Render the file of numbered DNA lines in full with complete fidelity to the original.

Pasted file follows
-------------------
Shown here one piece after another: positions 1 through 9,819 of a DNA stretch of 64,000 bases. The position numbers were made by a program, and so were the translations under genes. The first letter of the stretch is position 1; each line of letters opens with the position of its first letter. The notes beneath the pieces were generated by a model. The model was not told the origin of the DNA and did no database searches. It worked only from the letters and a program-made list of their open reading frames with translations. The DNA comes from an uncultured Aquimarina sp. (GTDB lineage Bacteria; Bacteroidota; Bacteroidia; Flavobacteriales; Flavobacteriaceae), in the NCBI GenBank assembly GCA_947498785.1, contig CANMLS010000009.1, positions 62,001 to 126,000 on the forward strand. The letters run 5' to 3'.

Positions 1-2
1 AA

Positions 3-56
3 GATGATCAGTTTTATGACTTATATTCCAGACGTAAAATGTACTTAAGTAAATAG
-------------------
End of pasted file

Shown here one piece after another: positions 1 through 9,819 of a DNA stretch of 64,000 bases. The position numbers were made by a program, and so were the translations under genes. The first letter of the stretch is position 1; each line of letters opens with the position of its first letter. The notes beneath the pieces were generated by a model. The model was not told the origin of the DNA and did no database searches. It worked only from the letters and a program-made list of their open reading frames with translations. The DNA comes from an uncultured Aquimarina sp. (GTDB lineage Bacteria; Bacteroidota; Bacteroidia; Flavobacteriales; Flavobacteriaceae), in the NCBI GenBank assembly GCA_947498785.1, contig CANMLS010000009.1, positions 62,001 to 126,000 on the forward strand. The letters run 5' to 3'.

Positions 1-2
1 AA

Positions 3-56
3 GATGATCAGTTTTATGACTTATATTCCAGACGTAAAATGTACTTAAGTAAATAG